Each year, the SKIF would hold an anniversary celebration that always became a great holiday for the entire Bundist movement. The children would fill the program, and no efforts were held back to make these celebrations very impressive. At these celebrations, representatives of the central SKIF were in attendance, such as friend Sergei Nutkevitch, Artur Lermer, and so on. At one of these events, there was the well–known PPS [“Polska Partia Socjalistyczna” “Polish Socialist Party”] leader and Sejm [Polish parliament] deputy, Zygmunt Zaremba.

To the annual celebration, almost always some groups from the SKIF were sent to the “Zukunft.” In that way, the SKIF provided the reserve for the party.

Other than the regular outings, SKIF organized camps during vacation time, where the SKIFists spent several weeks in the fresh air and lived in a real children's republic, run by children and assistants. In one camp in Dombrowa [Dabrowa]

{Page 339}

not far from Tomaszow, Leybel Kirsz and the SKIF activist from Lodz, Zhimalkowska, joined into the work. Shloime Zhitinski did his share of work as well.

Very often, outings to brother organizations were arranged, to Pietrokow and Zdunska–Wola. For a very long time, the children would remember the warm gatherings with the brother organizations.


Administration of the SKIF


But the most beautiful moments of our “SKIF” was definitely the regional assembly, which hundreds of SKIFists from the surrounding cities and towns would attend, towns such as: Pietrokow, Tomaszow, Zdunska–Wola, Sulejow, and Lodz.

The entire summer camp that came from Lodz, came under the leadership of friend Sergei, and the instructor from “Morgenstern” Jakubowyc. The gatherings turned into a powerful expression of the entire Bundist movement. The street marches with torches at night were unforgettable. Hundreds of children

{Page 340}

aroused the proletariat city with their song. At the end of the torch march, a large number of children gathered on the plaza in front of the theater hall. Friend Sergei spoke from the gallery to those assembled. It is impossible to describe the feelings that reigned over the large assembled crowd when they heard Sergei's thunderous voice against the capitalist order. Those moments will remain forever etched in our memories.


Summer camp of the “SKIF”

The “SKIF” brightened all the Bundist events. In particular, the May First demonstrations, when more than 100 SKIFists in blue shirts and red ties would open the Bundist May marches. It was the greatest joy to see how yesterday's students, young cheder boys and working children, were marching, proud and with song, in the May demonstrations.


{Page 341}

The “SKIFists” would present gymnastic performances, play football, and so on.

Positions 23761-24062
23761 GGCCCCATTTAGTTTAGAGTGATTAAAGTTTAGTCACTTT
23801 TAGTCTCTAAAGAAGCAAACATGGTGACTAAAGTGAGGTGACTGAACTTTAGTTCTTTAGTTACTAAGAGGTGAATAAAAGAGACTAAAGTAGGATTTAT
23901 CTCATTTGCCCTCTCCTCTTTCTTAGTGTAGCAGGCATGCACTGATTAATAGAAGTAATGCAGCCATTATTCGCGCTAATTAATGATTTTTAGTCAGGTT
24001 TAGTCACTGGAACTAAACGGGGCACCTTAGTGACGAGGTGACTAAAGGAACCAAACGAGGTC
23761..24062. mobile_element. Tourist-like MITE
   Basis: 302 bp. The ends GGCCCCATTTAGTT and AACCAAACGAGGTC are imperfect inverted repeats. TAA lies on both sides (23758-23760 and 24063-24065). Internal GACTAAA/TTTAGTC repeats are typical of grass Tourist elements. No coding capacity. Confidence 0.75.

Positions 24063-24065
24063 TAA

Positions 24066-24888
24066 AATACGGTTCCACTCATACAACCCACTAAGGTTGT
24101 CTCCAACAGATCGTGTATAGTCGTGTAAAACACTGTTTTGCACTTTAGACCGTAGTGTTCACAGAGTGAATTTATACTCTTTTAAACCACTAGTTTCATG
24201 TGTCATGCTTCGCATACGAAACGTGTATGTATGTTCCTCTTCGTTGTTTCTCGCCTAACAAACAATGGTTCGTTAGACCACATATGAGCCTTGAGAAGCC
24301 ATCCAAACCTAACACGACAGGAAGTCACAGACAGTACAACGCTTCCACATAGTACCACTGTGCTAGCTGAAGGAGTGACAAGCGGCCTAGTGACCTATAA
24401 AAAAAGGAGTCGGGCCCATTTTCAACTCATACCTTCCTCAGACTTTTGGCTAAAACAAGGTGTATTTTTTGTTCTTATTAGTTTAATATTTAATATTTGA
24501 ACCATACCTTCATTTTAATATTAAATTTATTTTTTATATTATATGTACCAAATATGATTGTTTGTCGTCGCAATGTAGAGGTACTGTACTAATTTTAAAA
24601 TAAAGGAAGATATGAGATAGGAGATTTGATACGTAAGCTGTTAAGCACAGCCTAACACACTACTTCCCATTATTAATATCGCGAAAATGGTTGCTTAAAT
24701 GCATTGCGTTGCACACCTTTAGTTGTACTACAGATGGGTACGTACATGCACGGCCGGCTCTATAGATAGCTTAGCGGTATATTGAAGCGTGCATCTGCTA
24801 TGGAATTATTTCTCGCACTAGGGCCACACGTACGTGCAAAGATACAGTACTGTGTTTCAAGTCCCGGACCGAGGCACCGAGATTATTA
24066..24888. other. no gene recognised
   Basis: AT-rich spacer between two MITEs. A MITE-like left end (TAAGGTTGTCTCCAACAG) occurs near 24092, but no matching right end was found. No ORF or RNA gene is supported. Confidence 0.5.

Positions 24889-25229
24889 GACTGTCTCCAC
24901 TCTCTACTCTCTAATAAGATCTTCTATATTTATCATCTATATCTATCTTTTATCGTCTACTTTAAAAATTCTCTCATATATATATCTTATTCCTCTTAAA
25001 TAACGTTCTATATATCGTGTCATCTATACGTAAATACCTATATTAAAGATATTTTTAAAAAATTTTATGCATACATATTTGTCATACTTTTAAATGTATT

At the SKIF assembly in Warsaw, 1936, an assistant from the Belchatow SKIF was elected to the central SKIF.[a]

The SKIF educated a conscious youth element and produced important activists for the whole Bundist movement. Some of them w already we already mentioned in their connection with the “Zukunft.” We will mention a few of these names here:

Shmuel Glogowski, Hinde Liberman, Mordekhai and Leybel Pietrokowski, Rivka, Faige, Hershel Meyer and Mordekhai Brajtberg, Manya Frajtag, Perl Gliksman, Avrohom Stein, Khana Roiza Gliksman, Mendel and Rivtche Pudlowski (these last ones were active in the illegal movement during the Nazi occupation – both were children of friend Zalman), Faige Dobra Hartman. The teacher R. Konska was very active in the later times.

Sadly, almost all these children died during the German occupation. Only a very small percent survived.



Under the name “Sturm” [“Storm”], football group was founded, that was exclusively for football. Among the founders of this group were: Yerakhmiel Szwarzberg, Leybke Jakubowyc, Shmuel Grinberg, Peretz Frajtag, and so on. The “Sturm” frequently held competitions with local clubs [teams] and also with those of other cities. A short while later, in the place of “Sturm” the “Morgenstern” [“Morningstar”] was established, which made gymnastics events its main focus, and also was busy with football. There were all kinds of sections of gymnastics for boys and girls. After great exertions and efforts, the “Morgenstern” was hardly able to acquire the necessary sport equipment. There was no support from the government or municipality for the “Morgenstern,”

{Page 342}

during a time when sport organizations were often funded. The “Morgenstern” had great difficulties with their location. For almost all the time of their existence, they were located in the Bundist place. But the greatest difficulty was in the struggle for instructors for the gymnastic exercises. In the beginning there was no other way than to use soldiers who were in service. But it seemed that their exercises were not appropriate for our youth. Only when Shloime Zhitinski conducted an instructor's course in Lodz, did it became possible to do the work in an appropriate manner.


A group of sportsmen from “Sturm” with the instructor Moishe Yoel Jezhi


Very soon, they planned a great opening gymnastics event. For this event, the instructor from the Lodzer “Morgenstern,” friend Hiller, came to Belchatow. The featured gymnastics event made such an exceptional impression that the crowd demanded an encore. From that point on, a tradition was established

{Page 343}

for an annual gymnastics event. In the summer months the exercises were held in the open field. Some of the youths became instructors. One of these was the devoted activist from the “Zukunft” Yerakhmiel Goldberg. For a short time, the “Morgenstern” was united with


Sports celebration of the “Morgenstern” with instructor Hiller (from Lodz)


the sports section of the leftists in our town. Thanks to the dedicated work of friend Shloime Zhitinski, Zalman Lefkowycz, Avrohom Mendel Goldberg, Noteh Goldmintz, Leizer Huberman, Sh. Sztotlender, Hillel Belchatowski, and others, “Morgenstern” became one of the best sports organizations not only on the Jewish street, but also among the country's distinguished. The sports festivals that